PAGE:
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Sunday letters

With reference to Indrajit Hazra’s article The beauty of pretty (Red Herring, July 31), the media’s portrayal of Pakistan foreign minister Hina Rabbani Khar as a style diva shows that our press is immature.

india Updated: Aug 06, 2011 22:58 IST

Designer skirting round the issue
With reference to Indrajit Hazra’s article The beauty of pretty (Red Herring, July 31), the media’s portrayal of Pakistan foreign minister Hina Rabbani Khar as a style diva shows that our press is immature. The media went gaga over Khar’s personality and her designer handbags but forgot to cover the main issue of the Indo-Pak talks. Both countries are standing at a juncture where sincerity is needed to resolve pending issues. So it’s important for the media to stick to their job.
Rakesh Sherawat, via email

The PM says ‘yes’, he means ‘no’
In his cartoon Full Toss (July 31), Vishwajyoti Ghosh
deftly brings to light the hypocrisy of the various
people involved in the debate over the Lokpal Bill. It is difficult to believe that the prime minister couldn’t put
his foot down and ask his Cabinet to allow his office to be covered under the lokpal.
M Ratan, Delhi

Do not reward true lies
In his article When telling the truth becomes a crime (With Malice Towards One and All, July 31) Khushwant Singh admits that his father Sobha Singh had testified against Bhagat Singh and others in the court, which helped the British pronounce them guilty. He argues that his father’s ‘crime’ was that he spoke the truth. The truth is that Sobha Singh was more concerned about his own image in the eyes of the British. He is rightly called a stooge of the British and doesn’t deserve any recognition in India.
SK Malhotra, via email

Singh’s defence of his father is very weak. Any sensible person in Sobha Singh’s place would have lied — even if he hadn’t lied ever — to save Bhagat Singh’s life. But he stuck to his so-called principles because he didn’t want to displease his British masters. Windsor Place is a major landmark in Delhi. If it must be renamed, it shouldn’t be named after someone who helped the British kill some of India’s greatest freedom fighters.
RC Mody, via email

Paying for no crime of ours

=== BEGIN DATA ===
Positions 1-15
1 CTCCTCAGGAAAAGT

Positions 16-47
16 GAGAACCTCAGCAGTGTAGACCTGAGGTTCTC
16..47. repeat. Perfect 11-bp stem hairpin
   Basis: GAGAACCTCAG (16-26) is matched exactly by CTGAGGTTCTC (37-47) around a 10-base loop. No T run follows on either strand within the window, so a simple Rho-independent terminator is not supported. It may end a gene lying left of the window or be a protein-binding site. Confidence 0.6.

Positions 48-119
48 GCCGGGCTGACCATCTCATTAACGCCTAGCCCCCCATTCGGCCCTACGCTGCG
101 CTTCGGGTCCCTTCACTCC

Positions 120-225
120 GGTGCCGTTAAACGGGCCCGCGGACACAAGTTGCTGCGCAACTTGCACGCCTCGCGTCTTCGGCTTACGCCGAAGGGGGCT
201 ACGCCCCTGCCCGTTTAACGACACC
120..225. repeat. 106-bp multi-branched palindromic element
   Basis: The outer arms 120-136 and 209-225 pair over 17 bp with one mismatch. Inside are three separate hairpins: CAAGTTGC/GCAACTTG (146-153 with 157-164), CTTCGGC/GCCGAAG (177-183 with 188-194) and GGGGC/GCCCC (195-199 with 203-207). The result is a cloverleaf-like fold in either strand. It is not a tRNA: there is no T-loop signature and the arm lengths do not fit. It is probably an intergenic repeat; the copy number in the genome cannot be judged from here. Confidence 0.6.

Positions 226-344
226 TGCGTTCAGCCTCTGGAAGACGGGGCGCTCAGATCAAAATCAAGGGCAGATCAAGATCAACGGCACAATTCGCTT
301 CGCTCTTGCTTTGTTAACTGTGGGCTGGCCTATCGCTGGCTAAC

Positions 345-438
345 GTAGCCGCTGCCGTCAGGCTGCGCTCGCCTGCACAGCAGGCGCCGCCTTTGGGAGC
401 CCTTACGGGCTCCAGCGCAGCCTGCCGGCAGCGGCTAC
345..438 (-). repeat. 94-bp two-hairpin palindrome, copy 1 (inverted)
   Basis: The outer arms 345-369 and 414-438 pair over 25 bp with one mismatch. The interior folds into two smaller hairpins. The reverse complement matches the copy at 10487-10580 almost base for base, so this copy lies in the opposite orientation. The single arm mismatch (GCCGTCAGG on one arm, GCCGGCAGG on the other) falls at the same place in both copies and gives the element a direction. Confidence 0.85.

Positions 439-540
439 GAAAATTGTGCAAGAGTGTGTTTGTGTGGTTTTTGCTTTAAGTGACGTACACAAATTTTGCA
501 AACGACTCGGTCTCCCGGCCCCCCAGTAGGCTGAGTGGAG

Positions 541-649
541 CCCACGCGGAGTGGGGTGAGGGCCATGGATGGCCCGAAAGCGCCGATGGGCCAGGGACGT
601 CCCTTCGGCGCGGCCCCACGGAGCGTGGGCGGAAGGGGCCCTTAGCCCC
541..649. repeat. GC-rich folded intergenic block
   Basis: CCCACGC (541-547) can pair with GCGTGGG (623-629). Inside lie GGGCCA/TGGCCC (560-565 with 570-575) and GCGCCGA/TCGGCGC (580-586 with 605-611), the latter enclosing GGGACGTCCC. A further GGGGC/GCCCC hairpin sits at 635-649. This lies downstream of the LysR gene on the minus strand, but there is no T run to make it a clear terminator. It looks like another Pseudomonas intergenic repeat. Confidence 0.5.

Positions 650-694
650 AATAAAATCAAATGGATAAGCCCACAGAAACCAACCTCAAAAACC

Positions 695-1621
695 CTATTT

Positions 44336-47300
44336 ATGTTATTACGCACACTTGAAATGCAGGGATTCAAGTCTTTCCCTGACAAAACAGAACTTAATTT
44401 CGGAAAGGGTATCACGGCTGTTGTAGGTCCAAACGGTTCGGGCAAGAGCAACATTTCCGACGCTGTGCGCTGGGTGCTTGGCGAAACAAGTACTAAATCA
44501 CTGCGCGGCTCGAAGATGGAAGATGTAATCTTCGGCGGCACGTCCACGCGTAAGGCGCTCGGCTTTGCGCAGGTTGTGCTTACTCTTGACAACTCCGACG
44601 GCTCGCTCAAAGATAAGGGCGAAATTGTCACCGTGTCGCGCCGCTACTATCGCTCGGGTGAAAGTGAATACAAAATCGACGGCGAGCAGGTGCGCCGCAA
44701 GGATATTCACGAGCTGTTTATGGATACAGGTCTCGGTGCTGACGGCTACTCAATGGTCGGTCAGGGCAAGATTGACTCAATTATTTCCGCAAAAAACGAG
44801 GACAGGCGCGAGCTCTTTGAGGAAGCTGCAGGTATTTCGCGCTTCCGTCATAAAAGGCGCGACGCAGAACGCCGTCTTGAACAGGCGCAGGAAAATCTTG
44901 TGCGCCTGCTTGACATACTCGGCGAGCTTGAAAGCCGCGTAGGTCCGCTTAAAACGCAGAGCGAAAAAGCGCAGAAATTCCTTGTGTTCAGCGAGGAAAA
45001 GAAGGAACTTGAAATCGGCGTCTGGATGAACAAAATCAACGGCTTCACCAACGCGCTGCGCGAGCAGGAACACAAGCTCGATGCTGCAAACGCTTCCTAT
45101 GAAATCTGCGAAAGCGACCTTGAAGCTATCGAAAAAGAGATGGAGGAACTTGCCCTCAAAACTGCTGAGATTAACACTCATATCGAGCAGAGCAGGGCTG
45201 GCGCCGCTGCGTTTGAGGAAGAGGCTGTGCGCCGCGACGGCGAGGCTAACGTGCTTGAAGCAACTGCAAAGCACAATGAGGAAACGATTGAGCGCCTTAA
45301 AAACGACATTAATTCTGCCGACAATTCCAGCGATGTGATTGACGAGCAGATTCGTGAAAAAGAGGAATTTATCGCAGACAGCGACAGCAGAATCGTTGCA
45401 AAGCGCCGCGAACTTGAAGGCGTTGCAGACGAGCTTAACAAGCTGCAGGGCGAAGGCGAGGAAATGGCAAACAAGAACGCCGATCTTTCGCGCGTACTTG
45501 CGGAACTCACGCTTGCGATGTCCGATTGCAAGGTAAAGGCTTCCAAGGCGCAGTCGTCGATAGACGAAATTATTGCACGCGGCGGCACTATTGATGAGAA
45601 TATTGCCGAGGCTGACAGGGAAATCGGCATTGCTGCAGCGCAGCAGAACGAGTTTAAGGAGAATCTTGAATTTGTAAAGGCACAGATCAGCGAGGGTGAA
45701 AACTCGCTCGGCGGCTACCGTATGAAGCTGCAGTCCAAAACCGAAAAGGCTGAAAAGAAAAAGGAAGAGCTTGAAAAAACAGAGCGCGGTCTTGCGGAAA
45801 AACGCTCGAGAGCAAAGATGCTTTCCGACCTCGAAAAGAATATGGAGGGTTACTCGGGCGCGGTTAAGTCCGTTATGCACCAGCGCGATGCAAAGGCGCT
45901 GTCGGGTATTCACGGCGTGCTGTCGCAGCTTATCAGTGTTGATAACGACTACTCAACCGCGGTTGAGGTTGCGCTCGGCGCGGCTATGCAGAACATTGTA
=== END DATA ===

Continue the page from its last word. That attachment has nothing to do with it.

With reference to Chanakya’s article Pre-punishment postings (Chanakya, July 31), hundreds of people who are accused of various crimes are languishing in our jails because of lack of evidence to prove them guilty or innocent. It’s unfair for taxpayers to bear the cost of food and security for these alleged criminals only because the police have failed to perform their duty. The judiciary and the government should take note of the problem and question the police on the growing number of cases that are not brought to a conclusive end for years due to lack of evidence.
VN Kesavan, via email

There is no justification for
the increasing number of undertrials. The law is not the same for everyone in India, as it favours the rich and powerful. While people like Shamsuddin Fakruddin are caught and jailed for petty crimes, corrupt ministers and bureaucrats, who siphon off crores of taxpayers’ money, roam free. The situation demands an urgent assessment and a definitive solution.
BM Singh, via email

Working is injurious to health
Manas Chakravarty in Losing their heads (Loose Canon, July 31) is at his satirical best. Our politicians and bureaucrats suffer most from the diseases that Chakravarty mentions. But it seems that the pressure to perform and work for the welfare of the country is causing the most harm to their health.
GK Arora, Delhi

Migrating towards a mirage
With reference to Samar Khurshid and Shreya Sethuraman’s article In new India, all roads lead to the city (The Big Story, July 31), the decline in public investments, non-commensurate rise in private investments, rising input costs, climate change and slow pace of reforms in the agriculture sector are responsible for the sharp decrease in the production of foodgrain in India. Today, the rural youth is flocking to cities in the hope of finding better career prospects. Their migration is a result of the government’s failure to take timely note of their problems.
RK Das, Lucknow

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